Innovative Intersections and Interchanges
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What Is A Thru-cut?
- Intersection design where side street through movements are prohibited
- Side street motorists turn left or right and make another turn at an existing opening to cross the major street
- Side street left and right turn lanes may be channelized using physical barriers or pavement markings
- Main intersection may be controlled with a traffic signal, stop signs or yield signs
When Should It Be Considered?
- On median-divided highways
- At intersections with low side street through traffic volumes
- At intersections with heavy major street through and/or left-turn traffic volumes
- At intersections where side street through movements can be accommodated by rerouting to existing intersections or median openings
- At intersections with four legs
- Improved safety: Reduces the number of points where vehicles cross paths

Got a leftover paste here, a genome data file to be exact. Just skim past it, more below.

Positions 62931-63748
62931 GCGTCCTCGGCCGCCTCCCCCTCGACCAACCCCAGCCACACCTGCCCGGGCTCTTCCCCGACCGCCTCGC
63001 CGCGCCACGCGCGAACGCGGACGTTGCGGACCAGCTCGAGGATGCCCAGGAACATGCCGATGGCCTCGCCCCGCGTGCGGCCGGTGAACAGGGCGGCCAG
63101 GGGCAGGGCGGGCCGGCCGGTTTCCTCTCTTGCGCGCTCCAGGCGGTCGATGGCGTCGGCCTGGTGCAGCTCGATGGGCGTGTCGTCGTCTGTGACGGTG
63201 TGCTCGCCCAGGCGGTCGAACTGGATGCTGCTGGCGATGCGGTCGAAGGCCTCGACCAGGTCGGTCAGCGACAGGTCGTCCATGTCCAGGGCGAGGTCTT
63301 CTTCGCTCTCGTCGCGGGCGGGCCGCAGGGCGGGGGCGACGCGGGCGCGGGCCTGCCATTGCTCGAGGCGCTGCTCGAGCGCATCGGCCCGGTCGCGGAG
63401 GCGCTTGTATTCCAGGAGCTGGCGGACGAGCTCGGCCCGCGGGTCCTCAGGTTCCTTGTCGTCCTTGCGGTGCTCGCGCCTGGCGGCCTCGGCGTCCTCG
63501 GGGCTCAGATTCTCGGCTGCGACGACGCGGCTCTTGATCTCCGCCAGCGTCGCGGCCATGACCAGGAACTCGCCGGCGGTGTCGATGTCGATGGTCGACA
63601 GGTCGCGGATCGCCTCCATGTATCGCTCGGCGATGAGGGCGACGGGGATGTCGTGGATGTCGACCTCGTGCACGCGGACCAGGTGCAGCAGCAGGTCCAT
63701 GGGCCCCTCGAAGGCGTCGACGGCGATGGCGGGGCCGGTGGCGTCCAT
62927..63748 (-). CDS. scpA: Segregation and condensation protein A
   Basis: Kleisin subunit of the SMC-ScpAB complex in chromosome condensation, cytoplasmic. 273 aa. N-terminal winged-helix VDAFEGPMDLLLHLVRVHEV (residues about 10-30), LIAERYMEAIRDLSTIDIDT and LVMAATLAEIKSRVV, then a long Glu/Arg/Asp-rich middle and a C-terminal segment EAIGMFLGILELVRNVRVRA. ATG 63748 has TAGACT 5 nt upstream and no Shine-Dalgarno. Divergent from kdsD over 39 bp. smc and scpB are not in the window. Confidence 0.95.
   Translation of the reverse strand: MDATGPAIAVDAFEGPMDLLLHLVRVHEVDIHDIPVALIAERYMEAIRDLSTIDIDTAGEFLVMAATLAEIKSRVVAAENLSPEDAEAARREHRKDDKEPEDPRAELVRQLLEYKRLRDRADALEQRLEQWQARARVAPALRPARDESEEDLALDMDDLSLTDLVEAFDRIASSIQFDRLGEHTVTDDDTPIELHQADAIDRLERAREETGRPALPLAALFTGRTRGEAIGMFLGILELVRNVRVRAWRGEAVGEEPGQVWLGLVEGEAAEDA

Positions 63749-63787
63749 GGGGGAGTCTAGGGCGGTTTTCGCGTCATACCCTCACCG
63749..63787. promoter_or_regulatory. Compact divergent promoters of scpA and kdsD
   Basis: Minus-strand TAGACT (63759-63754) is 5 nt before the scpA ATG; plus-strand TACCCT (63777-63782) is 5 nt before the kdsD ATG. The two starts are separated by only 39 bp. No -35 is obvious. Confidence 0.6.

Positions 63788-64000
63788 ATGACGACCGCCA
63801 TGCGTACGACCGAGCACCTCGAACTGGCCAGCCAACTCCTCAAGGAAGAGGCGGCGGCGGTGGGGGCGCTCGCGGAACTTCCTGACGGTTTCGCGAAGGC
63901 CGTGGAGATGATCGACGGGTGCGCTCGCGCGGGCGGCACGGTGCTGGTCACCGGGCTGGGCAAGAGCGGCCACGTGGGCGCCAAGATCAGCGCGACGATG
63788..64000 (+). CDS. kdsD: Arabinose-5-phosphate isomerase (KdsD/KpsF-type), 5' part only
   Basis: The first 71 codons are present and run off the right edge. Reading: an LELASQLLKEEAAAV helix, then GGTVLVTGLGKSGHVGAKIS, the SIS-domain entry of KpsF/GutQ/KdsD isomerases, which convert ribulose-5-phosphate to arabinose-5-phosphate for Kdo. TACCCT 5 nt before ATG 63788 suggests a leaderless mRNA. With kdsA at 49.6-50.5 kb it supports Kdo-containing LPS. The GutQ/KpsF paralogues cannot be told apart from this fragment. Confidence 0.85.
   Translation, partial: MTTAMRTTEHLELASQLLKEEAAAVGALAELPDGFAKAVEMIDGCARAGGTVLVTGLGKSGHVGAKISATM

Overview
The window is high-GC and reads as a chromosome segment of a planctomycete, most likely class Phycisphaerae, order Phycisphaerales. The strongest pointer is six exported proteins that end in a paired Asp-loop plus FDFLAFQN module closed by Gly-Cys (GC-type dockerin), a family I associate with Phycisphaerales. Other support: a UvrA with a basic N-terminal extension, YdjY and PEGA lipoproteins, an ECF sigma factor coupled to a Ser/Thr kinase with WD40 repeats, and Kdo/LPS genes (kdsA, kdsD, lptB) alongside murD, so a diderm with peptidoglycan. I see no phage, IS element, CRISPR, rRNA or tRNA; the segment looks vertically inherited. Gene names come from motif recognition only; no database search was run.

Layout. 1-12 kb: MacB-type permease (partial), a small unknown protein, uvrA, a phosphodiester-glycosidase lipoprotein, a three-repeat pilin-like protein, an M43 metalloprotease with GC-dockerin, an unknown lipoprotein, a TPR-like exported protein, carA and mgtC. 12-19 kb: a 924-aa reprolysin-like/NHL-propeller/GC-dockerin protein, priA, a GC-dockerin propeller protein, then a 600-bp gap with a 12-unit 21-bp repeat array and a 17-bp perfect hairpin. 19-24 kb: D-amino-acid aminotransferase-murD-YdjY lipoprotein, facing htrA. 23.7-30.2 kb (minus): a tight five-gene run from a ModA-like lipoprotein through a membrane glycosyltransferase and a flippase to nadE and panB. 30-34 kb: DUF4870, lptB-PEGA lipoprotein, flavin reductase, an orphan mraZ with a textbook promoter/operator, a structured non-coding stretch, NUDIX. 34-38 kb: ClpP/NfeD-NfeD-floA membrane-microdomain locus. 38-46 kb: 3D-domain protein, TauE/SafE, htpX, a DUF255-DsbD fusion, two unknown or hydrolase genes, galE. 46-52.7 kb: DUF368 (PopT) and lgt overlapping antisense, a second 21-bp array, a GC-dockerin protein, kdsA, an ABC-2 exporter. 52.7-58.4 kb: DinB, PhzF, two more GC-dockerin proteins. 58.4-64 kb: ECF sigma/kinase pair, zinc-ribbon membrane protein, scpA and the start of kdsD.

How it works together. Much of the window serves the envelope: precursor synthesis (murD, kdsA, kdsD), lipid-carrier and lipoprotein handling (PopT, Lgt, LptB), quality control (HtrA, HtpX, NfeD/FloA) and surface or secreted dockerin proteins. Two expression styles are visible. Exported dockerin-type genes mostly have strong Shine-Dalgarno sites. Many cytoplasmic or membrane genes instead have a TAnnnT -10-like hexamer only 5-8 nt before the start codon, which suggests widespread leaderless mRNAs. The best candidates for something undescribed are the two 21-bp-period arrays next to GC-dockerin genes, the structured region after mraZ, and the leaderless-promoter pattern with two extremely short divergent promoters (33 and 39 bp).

- Increased efficiency: Eliminates the side street through movements, allowing for fewer or shorter traffic signal phases, which reduces delay and increases capacity
- Shorter wait times: Fewer traffic signal phases means less time stopped at the intersection
- Cost effective: A thru-cut may be more cost-effective than adding lanes to improve capacity
How to Navigate
Below shows how to navigate a thru-cut intersection.
The number of conflict points (where travel paths intersect) can be used to evaluate the safety of an innovative intersection or interchange.
There are three categories: crossing, merging or diverging.
In general, merging and diverging conflict points — where vehicles are moving in the same direction — are associated with less severe crash types than crossing conflict points where vehicles are moving in opposite directions.
The diagrams below compare possible vehicle movements and associated conflict points at a conventional four-leg intersection to a thru-cut.
These represent a general case, with one travel lane in each direction, and don't take into account pedestrian or bicycle movements at an intersection or interchange.
When compared to a conventional four-leg intersection, a thru-cut has 8 fewer crossing, 2 fewer merging, and 2 fewer diverging conflict points.
Conventional Intersection: Conflict Points
Thru-cut: Conflict Points